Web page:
16. The circuit of claim 14, further comprising a second resistor having a low temperature coefficient of resistance and being coupled in a second current driver stage, a second A/D converter, and a bank of geometrically-valued varactors switchably coupled to the crystal oscillator by a warp switching bank, and wherein a predetermined second voltage is generated at the second resistor, the second voltage being coupled to the second A/D converter, the second A/D converter producing a digital switching signal correlating to the second voltage, the digital switching signal being coupled to the warp switching bank such that the varactors are switched into the circuit in response to the second voltage to provide a reactance suitable to load the crystal oscillator to produce a desired nominal output frequency.
17. The circuit of claim 14, wherein the temperature compensation circuit includes a temperature sensor, a temperature compensation voltage generator including a hot, cold and linear programmable differential amplifier, and a hot, cold, linear and balance signal generator, the temperature signal is applied to a first input of each of the differential amplifiers such that a temperature dependent input voltage level is established, a current through a second input of each of the differential amplifier is controlled by an analog signal from each of the respective hot, cold, and linear signal generators such that the inputs provide a temperature dependent differential voltage, a summed output of the differential amplifiers producing a temperature compensation signal from the voltage generator, a balance signal from the balance signal generator being applied to the voltage generator to translate an inflection temperature of the temperature compensation signal.
18. The circuit of claim 17, wherein the signal generators are selected from one of the group of a D/A converter, a set of parallel resistances switchably coupled via a multiplexer controlled by the set of digital signals, a string of series resistances switchably coupled via a multiplexer controlled by the set of digital signals, a set of parallel resistances switchably coupled through a voltage follower via a multiplexer controlled by the set of digital signals, a string of series resistances switchably coupled through a voltage follower via a multiplexer controlled by the set of digital signals, a variable current fixed resistor, and a variable resistance fixed current source.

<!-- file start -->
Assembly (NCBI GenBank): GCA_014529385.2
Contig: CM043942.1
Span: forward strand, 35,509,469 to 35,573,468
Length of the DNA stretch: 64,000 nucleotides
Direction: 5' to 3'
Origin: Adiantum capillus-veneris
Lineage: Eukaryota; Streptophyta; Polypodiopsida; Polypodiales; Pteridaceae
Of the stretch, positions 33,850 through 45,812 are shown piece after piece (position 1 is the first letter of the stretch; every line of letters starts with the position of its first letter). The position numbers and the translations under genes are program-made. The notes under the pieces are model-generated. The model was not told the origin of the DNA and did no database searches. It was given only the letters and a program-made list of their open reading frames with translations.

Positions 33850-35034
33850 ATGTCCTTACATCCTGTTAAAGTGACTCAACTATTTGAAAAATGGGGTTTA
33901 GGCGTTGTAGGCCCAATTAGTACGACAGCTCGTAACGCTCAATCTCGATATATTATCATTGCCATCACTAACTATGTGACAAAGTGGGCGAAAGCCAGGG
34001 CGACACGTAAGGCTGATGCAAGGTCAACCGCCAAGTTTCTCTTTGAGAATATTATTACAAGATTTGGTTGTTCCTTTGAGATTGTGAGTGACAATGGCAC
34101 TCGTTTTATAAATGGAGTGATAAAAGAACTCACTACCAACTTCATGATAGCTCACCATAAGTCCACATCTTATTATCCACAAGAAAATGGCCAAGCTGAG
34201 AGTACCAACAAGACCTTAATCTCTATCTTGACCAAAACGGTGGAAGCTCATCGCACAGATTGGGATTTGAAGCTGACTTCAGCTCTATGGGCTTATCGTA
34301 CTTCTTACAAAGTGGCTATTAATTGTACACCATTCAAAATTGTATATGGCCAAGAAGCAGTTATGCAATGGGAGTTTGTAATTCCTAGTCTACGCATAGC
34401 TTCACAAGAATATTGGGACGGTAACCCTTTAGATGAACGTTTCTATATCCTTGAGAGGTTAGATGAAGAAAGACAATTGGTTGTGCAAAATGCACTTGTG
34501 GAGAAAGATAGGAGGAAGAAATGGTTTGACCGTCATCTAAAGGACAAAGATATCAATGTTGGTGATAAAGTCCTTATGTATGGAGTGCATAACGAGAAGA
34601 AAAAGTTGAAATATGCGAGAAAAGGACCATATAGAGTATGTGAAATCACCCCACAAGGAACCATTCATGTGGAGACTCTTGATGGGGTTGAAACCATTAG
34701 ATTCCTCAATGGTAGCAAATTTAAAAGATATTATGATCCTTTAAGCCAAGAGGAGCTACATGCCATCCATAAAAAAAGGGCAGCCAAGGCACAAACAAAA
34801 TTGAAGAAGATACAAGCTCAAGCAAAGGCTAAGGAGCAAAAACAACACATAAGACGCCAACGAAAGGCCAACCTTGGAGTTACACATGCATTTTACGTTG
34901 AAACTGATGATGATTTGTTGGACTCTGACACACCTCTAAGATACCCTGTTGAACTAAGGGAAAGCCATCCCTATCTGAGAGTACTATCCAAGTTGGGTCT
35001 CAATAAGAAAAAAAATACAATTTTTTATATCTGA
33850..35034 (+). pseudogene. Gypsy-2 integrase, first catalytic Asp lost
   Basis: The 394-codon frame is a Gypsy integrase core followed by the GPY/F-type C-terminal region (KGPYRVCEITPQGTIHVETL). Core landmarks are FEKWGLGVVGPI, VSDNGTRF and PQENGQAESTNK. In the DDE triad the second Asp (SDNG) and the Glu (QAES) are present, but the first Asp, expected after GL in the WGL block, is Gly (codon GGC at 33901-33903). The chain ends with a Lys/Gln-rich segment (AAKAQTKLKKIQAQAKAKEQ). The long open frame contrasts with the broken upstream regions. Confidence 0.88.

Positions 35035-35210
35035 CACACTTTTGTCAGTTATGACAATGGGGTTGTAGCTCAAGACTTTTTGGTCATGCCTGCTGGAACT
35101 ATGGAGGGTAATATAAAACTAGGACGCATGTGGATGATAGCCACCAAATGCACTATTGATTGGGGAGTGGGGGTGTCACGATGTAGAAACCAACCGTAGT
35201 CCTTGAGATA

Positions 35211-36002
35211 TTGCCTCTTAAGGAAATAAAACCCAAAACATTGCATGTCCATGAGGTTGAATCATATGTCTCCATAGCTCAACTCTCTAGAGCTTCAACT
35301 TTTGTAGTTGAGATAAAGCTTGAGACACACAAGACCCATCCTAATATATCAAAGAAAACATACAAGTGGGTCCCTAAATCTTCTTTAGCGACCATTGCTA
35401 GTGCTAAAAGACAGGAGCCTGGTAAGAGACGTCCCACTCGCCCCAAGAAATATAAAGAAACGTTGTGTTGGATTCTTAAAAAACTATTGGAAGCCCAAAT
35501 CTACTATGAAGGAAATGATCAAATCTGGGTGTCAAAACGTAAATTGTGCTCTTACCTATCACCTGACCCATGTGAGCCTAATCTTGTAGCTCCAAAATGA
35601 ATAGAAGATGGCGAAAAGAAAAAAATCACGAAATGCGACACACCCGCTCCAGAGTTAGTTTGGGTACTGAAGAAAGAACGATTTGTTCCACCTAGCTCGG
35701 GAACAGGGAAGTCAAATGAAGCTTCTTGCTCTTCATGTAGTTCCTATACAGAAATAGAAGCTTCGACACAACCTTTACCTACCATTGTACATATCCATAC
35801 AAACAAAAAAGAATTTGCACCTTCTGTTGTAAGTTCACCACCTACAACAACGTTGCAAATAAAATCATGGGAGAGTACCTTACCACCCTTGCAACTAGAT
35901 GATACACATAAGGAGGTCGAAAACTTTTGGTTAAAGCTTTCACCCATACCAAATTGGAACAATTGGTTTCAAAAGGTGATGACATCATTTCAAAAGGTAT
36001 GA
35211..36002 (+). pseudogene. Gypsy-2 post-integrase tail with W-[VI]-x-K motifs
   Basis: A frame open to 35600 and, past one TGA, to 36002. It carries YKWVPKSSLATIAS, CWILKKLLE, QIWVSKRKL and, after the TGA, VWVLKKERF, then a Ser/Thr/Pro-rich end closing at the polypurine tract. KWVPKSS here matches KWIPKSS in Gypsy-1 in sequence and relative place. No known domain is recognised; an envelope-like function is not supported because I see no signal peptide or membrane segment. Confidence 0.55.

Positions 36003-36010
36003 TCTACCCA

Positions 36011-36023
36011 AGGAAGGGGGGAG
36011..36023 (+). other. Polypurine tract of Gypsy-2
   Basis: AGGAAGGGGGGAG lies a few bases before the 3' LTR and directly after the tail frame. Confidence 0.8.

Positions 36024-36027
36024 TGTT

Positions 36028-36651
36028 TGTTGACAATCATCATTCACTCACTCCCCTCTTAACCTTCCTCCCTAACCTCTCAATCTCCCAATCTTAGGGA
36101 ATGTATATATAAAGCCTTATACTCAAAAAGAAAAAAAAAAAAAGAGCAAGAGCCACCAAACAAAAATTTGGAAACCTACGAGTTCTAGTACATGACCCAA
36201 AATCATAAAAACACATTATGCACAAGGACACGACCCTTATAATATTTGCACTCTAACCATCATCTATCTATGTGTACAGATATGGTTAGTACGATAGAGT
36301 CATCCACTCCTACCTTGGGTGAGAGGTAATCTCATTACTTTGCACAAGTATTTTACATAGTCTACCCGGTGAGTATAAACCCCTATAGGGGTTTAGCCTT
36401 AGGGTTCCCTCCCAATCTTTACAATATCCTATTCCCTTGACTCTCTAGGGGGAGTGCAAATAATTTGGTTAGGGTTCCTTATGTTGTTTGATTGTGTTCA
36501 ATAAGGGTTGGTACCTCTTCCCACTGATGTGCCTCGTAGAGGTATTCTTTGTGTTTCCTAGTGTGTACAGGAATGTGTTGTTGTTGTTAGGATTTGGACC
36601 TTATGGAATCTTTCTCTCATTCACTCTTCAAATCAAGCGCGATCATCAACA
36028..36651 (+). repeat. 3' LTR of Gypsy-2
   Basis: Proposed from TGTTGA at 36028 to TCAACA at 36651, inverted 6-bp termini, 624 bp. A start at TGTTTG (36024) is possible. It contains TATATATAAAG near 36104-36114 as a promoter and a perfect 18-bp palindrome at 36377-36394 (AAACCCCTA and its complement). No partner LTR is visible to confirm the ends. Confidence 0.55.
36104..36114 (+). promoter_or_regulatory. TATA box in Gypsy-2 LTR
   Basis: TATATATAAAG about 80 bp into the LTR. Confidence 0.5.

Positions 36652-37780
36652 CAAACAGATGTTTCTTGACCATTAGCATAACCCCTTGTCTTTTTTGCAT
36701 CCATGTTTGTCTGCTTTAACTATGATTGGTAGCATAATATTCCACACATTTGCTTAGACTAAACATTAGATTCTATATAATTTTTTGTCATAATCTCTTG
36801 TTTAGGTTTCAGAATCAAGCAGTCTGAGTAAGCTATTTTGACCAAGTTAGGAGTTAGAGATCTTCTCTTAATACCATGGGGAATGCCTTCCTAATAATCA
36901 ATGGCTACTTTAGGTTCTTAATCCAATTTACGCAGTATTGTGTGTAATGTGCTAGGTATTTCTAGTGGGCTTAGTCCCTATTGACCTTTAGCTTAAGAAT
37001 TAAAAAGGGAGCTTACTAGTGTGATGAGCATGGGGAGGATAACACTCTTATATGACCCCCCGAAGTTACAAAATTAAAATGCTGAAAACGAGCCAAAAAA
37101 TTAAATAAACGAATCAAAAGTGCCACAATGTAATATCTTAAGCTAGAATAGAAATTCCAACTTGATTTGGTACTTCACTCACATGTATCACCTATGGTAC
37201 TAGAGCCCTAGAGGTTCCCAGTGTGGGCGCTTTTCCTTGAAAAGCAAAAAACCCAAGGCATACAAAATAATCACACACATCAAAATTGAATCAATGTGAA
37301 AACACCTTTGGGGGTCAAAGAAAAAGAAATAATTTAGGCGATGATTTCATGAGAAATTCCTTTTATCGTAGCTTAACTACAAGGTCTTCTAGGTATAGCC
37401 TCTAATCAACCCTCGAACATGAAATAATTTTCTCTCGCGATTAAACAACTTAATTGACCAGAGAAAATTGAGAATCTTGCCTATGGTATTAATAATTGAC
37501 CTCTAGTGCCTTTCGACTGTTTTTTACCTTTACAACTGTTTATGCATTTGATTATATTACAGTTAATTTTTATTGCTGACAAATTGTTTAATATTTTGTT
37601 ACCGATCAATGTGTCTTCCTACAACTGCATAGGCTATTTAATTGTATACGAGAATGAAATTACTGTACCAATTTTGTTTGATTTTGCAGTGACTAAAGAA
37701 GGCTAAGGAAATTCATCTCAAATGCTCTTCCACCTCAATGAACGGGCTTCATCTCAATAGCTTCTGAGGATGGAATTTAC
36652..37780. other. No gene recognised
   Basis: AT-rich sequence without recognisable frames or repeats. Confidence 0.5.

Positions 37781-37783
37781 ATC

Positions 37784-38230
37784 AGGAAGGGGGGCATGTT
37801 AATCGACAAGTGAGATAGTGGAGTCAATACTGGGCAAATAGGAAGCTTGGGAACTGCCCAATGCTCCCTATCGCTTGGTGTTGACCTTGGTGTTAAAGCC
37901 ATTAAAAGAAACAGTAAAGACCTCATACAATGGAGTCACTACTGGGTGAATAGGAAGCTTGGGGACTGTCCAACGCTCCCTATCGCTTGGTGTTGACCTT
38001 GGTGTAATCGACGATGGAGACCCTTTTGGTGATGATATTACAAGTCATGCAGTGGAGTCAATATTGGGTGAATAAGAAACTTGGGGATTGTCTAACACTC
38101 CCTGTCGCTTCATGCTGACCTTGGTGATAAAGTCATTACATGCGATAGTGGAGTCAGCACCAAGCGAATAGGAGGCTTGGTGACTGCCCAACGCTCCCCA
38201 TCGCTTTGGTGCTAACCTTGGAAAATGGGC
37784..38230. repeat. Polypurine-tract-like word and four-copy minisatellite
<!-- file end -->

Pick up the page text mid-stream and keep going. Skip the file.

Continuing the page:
19. The circuit of claim 14, wherein the temperature compensation circuit includes a first and second differential amplifier with a corresponding first and second current source and a temperature sensor generating an ambient temperature signal which is applied to the differential amplifiers, the differential amplifiers and current sources responsive to the applied digital signals so as to produce a predetermined temperature compensation signal.
20. The circuit of claim 19, wherein the current sources are programmable and the first differential amplifier includes a plurality of transistors of varying channel widths switchably connected in parallel, the temperature signal is applied to a first input of each of the differential amplifiers such that a temperature dependent input voltage level is established, a reference voltage is applied to a second input of each of the differential amplifiers, the respective first and second current sources being programmed to provide a predetermined transconductance in the corresponding first and second differential amplifiers, the transistors being switchably connected to provide an effective channel width such that a predetermined saturation voltage of the transistors is selectable independently of the transconductance of the transistors, a summed output of the differential amplifiers producing the predetermined temperature compensation signal.
21. The circuit of claim 20, wherein the warp signal generator and the reference voltage are selected from one of the group of a D/A converter, a set of parallel resistances switchably coupled via a switching bank controlled by the set of digital signals, a string of series resistances switchably coupled via a switching bank, a set of parallel resistances switchably coupled through a voltage follower via a switching bank controlled by the set of digital signals, a string of series resistances switchably coupled through a voltage follower via a switching bank, a variable current fixed resistor, and a variable resistance fixed current source.
22. A communication device, comprising:
a receiver circuit;
a local oscillator circuit for generating local oscillator signals including a reference oscillator comprising:
a temperature compensation circuit, a crystal oscillator, a voltage variable reactance, an A/D converter, and an external discrete component, the component being coupled in one of a voltage divider and a current driver stage, the voltage variable reactance being coupled to the crystal oscillator and the temperature compensation circuit;